New England (United States) (search for this): chapter 37
He was elected President of Harvard College 28 Oct. 1707, was inaugurated on the 14th of the succeeding January, and performed the duties of that office with distinguished honor to himself and advantage to the institution, until 3 May 1724, when he was found dead in his bed, having apparently deceased without a struggle. A bill for professional services rendered by Dr. Henry Hooper (who resided at the westerly corner of Brattle and Appleton streets) is preserved in the Library of the New England Hist. Gen. Society. If it does not throw any light on the cause of President Leverett's death, it indicates the manner of medical practice a hundred and fifty years ago:— Feb. 23d 1721-2 to July 21 1722.The Estate of ye Honble Mr. John Leverett Dr. Imps visit bleeding & dressing his armes£ 0.4.6 Feb. 23d 1721-2 to July 21 1722.Visit Extt dent. & dressing another ulcer that wanted digestion0.4.6 Feb. 23d 1721-2 to July 21 1722.Visit & dressing boath armes0.3.0 Feb. 23d 1721-2 to Jul
Hartford (Connecticut, United States) (search for this): chapter 37
am, was here in 1635, and res. at the N. W. corner of Winthrop and Holyoke streets. He rem. to Hartford with Hooker's company, and thence to Farmington, where he was a Sergeant in 1649; to train the ov. 1681. Lord, Thomas. His name does not appear on our Records. But Hinman says he came to Hartford from Cambridge, Mass., in 1636, . . . . and was in the division of lands at Hartford in 1639. Hartford in 1639. His children were Thomas [a surgeon], Richard, William, Dorothy, Robert, John, and Amy. He is the ancestor of the Lord family of the State. 2. Richard, perhaps s. of Thomas (1), in 1635 owned one s plot, about half a rood, at the N. E. corner of Brighton and Mount Auburn streets. He rem. to Hartford, where he was Constable in 1642, and Selectman in 1744. He was a man of great energy, and an orain of the first troop of Horse ever raised in the Colony. . . . . After several years spent in Hartford he removed to New London, where he died.—Hinman Lowden, John, m. Sarah Stevenson 29 May 168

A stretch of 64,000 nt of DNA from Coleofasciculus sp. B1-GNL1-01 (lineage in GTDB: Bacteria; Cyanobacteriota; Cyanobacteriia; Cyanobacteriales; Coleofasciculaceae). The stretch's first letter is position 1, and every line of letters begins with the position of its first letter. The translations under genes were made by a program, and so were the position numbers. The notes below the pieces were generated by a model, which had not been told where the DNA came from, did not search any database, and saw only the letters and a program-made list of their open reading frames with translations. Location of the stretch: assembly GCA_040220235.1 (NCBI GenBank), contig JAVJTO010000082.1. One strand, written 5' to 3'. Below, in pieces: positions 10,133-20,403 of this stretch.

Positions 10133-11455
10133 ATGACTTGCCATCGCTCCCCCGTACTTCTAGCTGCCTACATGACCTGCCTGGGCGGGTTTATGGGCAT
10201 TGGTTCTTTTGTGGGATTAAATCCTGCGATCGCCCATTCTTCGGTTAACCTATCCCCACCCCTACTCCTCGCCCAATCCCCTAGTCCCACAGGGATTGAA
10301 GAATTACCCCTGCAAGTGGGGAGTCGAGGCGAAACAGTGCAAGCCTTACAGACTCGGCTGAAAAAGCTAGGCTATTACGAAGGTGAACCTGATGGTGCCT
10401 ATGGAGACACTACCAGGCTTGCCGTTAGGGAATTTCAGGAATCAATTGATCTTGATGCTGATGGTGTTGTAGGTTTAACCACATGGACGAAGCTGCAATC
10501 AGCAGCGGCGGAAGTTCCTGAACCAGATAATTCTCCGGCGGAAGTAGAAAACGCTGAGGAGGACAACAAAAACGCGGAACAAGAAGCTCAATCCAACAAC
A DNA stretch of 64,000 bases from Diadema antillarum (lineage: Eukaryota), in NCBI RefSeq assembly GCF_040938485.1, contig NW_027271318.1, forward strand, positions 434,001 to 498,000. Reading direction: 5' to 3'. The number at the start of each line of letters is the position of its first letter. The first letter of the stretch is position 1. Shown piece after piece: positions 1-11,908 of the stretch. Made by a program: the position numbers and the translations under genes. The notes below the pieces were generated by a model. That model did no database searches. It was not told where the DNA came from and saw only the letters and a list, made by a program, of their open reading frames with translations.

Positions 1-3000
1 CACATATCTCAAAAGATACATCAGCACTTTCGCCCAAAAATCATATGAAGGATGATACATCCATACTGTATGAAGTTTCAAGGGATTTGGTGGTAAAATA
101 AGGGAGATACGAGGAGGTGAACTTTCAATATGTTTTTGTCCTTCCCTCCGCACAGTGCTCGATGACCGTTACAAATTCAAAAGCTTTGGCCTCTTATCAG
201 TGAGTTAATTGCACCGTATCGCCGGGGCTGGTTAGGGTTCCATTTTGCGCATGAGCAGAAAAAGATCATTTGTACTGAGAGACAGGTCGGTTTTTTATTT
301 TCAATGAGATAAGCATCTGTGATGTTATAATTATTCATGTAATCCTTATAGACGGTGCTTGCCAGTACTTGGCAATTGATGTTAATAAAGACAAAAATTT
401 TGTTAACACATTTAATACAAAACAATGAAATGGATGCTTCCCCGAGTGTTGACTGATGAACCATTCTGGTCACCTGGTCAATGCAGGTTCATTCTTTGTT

Cambridge (Massachusetts, United States) (search for this): chapter 37
1654-5; Samuel, bap. 9 Dec. 1660, d. young; Mercy, bap. 11 May 1662, d. young; Patience, bap. 3 Ap. 1664, d. young. Thomas the f. d. 6 May 1685, aged about 68 years, according to his epitaph; but in his will, dated 24 Ap. 1685, he calls himself 69 years old, and names wife Sarah, and surviving children Sarah, Elizabeth, and Mary. Bethia, family uncertain, m. Amos Marrett 2 Nov. 1681. Lord, Thomas. His name does not appear on our Records. But Hinman says he came to Hartford from Cambridge, Mass., in 1636, . . . . and was in the division of lands at Hartford in 1639. His children were Thomas [a surgeon], Richard, William, Dorothy, Robert, John, and Amy. He is the ancestor of the Lord family of the State. 2. Richard, perhaps s. of Thomas (1), in 1635 owned one shop, with garden plot, about half a rood, at the N. E. corner of Brighton and Mount Auburn streets. He rem. to Hartford, where he was Constable in 1642, and Selectman in 1744. He was a man of great energy, and an orig
Mount Auburn (Massachusetts, United States) (search for this): chapter 37
Amos Marrett 2 Nov. 1681. Lord, Thomas. His name does not appear on our Records. But Hinman says he came to Hartford from Cambridge, Mass., in 1636, . . . . and was in the division of lands at Hartford in 1639. His children were Thomas [a surgeon], Richard, William, Dorothy, Robert, John, and Amy. He is the ancestor of the Lord family of the State. 2. Richard, perhaps s. of Thomas (1), in 1635 owned one shop, with garden plot, about half a rood, at the N. E. corner of Brighton and Mount Auburn streets. He rem. to Hartford, where he was Constable in 1642, and Selectman in 1744. He was a man of great energy, and an original settler. In 1657, he was appointed Captain of the first troop of Horse ever raised in the Colony. . . . . After several years spent in Hartford he removed to New London, where he died.—Hinman Lowden, John, m. Sarah Stevenson 29 May 1682. Luxford, James, was an early inhabitant, and res. on the westerly side of Holyoke Street, on a lot which he sold to
Farmington (Mississippi, United States) (search for this): chapter 37
719, and Rev. Nathaniel Rogers of Ipswich 25 Dec. 1728; John, b. 26 Sept. 1703, d. 31 Oct. 1704; Payton, b. 4 Aug. 1704, d. 7 Dec. 1704; Margaret, b. 31 July 1705, d. 16 June 1716; Anne, b. 5 July 1708, d. 30 July 1708; John, b. 21 June 1711, d. 4 July 1711. Rachel, m. Josiah Dana 31 Oct. 1782. Sally, m. Oliver Pratt 29 Sept. 1788. Lewis, William, was here in 1635, and res. at the N. W. corner of Winthrop and Holyoke streets. He rem. to Hartford with Hooker's company, and thence to Farmington, where he was a Sergeant in 1649; to train the men there. Lockwood, Edmund, was among the more prominent of the first company of inhabitants. He was appointed Constable by the General Court, May 1632; and, at the same session, it was ordered that there should be two of every Plantation appointed to confer with the Court about raising of a public stock; Mr. Lockwood and Mr. Spencer for New Town. He died before 3 March 1634-5, when the Court Ordered, that Ruth Lockwood, widow, shall bri